We have been so blessed and honored this year at Shannon’s Farms to have had many families come take their annual family pictures in our bluebonnets! Attached are just but a few. Enjoy and Happy Easter!

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Bluebonnets Around Heath – April 2014

The bluebonnets growing on Shannon’s Farms and all around Heath are just beautiful this year!  Enjoy a few examples of God’s great work!

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Bluebonnets in Heath – photos taken within 1/2 mi of Shannon’s Farms

January 2014 Farm Report Vol. 1, No. 3

Here we are – the moon almost ready to move into the 4th quarter and me about a week behind the last full moon of 22:56 hours CT, 15 January 2014.  My grandfather, my major hero in life, had a knack for being able to not take himself too overtly seriously saying when he had been up and moving, particularly busy – “I’ve been a busy woman!”  So, borrowing from my good ole grandfather long passed, I’ve been a busy woman! — please see a few pictures included in this report.

Winter Green From Wildflowers

Winter Green From Wildflowers

Picture #1, taken in the dead of winter (10 Jan – 10 Feb, 2014), shows the outstanding beautiful green of those well-rooted tough wildflowers that will have their glory in the spring.  For my way of thinking, what a thought!, replacing all the Bermuda grasses, Saint Augustine grasses, etc., poison-sucking non-natives with yards that at times bloom flowers or at least have a continual stand of green; the non-needies without want of fertilizers, water or other artificial means.  At this point, I gotta give a plug to probably, in my opinion, the best supplier of wildflowers in the great state of Texas:  Native American Seed at www.seedsource.com.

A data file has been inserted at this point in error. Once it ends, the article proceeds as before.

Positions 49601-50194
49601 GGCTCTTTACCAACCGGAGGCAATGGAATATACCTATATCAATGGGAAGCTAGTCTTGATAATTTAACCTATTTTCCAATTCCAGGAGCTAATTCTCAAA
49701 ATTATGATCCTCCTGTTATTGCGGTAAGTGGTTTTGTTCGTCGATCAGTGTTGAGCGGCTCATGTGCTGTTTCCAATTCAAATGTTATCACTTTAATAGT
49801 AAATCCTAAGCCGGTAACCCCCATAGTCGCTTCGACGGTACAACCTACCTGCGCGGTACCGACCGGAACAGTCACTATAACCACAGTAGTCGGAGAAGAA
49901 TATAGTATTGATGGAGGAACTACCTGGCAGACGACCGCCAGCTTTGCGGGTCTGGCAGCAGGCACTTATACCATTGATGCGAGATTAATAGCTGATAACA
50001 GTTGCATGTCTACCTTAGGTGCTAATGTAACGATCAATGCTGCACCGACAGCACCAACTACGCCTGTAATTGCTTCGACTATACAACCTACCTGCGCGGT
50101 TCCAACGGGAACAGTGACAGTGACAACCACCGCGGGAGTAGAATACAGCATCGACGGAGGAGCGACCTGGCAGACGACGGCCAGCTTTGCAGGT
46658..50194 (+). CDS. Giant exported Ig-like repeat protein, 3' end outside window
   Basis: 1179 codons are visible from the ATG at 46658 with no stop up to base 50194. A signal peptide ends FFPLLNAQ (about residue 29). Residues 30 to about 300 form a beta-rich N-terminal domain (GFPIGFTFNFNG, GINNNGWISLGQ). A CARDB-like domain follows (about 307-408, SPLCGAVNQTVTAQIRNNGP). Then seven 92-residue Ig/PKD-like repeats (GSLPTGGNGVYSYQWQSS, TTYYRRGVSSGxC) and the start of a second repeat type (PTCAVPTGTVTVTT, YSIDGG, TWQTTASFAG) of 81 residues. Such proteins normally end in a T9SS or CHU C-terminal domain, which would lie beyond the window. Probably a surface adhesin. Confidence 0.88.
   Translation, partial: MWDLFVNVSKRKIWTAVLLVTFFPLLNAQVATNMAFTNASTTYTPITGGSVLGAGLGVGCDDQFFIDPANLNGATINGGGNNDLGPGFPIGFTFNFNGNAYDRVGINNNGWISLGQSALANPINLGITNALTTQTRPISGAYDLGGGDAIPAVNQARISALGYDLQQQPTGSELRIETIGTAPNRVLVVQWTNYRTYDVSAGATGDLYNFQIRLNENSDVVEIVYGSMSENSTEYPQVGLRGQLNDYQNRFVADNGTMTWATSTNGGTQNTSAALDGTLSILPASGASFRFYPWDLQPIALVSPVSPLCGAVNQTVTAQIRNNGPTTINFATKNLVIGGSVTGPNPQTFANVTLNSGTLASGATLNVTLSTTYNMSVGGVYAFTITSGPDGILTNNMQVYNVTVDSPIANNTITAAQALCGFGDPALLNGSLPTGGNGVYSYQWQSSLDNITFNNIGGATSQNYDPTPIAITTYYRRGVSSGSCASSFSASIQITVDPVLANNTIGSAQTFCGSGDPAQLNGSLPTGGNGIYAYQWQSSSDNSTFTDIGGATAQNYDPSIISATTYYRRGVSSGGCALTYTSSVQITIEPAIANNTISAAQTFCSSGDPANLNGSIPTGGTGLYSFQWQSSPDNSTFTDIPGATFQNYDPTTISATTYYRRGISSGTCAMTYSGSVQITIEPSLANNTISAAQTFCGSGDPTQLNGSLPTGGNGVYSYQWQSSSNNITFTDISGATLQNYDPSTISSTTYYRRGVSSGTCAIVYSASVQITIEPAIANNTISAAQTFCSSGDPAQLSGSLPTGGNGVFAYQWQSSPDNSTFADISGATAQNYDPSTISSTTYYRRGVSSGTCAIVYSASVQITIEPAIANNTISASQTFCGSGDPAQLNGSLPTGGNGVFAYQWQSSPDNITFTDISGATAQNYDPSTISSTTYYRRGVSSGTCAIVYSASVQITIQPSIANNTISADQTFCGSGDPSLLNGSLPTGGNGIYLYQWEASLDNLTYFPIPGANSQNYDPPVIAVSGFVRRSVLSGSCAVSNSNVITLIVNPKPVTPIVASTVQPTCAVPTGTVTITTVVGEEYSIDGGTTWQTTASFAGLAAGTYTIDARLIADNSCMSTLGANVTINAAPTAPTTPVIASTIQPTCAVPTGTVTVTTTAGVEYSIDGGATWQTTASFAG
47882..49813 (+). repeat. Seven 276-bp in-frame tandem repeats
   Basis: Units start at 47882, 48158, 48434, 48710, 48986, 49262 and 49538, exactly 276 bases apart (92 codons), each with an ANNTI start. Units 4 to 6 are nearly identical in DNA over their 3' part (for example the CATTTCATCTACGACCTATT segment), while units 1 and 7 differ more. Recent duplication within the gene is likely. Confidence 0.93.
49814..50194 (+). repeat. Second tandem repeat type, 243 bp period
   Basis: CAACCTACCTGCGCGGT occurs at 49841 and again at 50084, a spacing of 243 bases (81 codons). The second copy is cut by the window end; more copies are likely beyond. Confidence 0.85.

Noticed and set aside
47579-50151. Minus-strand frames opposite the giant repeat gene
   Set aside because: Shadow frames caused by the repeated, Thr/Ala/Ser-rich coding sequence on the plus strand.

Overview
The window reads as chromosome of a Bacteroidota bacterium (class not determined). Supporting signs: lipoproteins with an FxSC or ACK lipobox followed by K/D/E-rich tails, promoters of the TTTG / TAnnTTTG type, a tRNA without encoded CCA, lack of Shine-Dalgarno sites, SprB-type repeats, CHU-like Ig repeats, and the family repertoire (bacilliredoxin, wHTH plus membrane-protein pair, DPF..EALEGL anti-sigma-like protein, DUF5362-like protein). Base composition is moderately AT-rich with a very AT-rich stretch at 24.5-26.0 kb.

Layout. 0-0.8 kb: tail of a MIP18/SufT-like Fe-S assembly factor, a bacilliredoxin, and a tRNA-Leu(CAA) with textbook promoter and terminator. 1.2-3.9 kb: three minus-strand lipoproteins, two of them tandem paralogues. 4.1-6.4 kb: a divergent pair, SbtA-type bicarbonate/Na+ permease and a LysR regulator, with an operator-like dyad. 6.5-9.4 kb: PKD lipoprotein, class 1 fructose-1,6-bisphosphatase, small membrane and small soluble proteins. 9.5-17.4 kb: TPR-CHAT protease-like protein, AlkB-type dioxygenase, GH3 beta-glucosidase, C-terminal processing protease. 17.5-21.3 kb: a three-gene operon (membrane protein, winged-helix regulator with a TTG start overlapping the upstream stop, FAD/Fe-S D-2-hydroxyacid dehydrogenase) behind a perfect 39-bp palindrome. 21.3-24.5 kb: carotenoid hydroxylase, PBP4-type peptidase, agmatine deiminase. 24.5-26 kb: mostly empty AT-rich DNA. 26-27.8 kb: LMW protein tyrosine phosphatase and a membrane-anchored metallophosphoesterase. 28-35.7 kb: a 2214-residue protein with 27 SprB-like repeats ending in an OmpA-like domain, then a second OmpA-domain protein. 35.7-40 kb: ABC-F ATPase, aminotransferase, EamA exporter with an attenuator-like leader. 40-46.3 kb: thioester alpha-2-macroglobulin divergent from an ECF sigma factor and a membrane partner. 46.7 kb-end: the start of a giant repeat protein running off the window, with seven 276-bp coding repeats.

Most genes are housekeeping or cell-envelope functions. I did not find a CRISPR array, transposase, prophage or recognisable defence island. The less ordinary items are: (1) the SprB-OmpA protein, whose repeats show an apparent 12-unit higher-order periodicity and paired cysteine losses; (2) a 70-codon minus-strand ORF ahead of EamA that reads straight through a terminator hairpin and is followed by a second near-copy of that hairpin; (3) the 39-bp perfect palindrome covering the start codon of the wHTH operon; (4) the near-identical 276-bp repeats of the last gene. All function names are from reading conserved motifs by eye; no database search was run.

Pictures #2 & #3 are part of the “busy woman” reality during the past month I’ve been preparing the many new bare-rooted pecan trees I’ve put in at what I believe is the most appropriate time (preferably just after the full moon during the third quarter and ideally the moon being in a water sign, preferably Pisces).  This January it happened to be one of the other water signs – Cancer.

Bare-Root Pecan Tree

Bare-Root Pecan Tree

Picture #2:  Please note just a little may I be of help with an FYI.  Notice the freshly planted bare-root tree has a white piece of plastic tie right at ground level (don’t be confused with the blue plastic at the tree’s graft)?  This plastic tightly tied marks the exact place the bare-rooted tree had been for many, many months of its life.  It needs to go back into the ground at that exact depth level for best results for its many next years of growth.

 

 

Tractor Post Hole Digger

Tractor Post Hole Digger

Picture #3:  The tractor’s post hole digger picture shows the saving grace for this old man, Ernie.  Dig an ugly hole – three hits in a triangulated pattern into the hard ground gets a large part of planting that tree’s job done!  Voila!  An ugly hole rough and ready!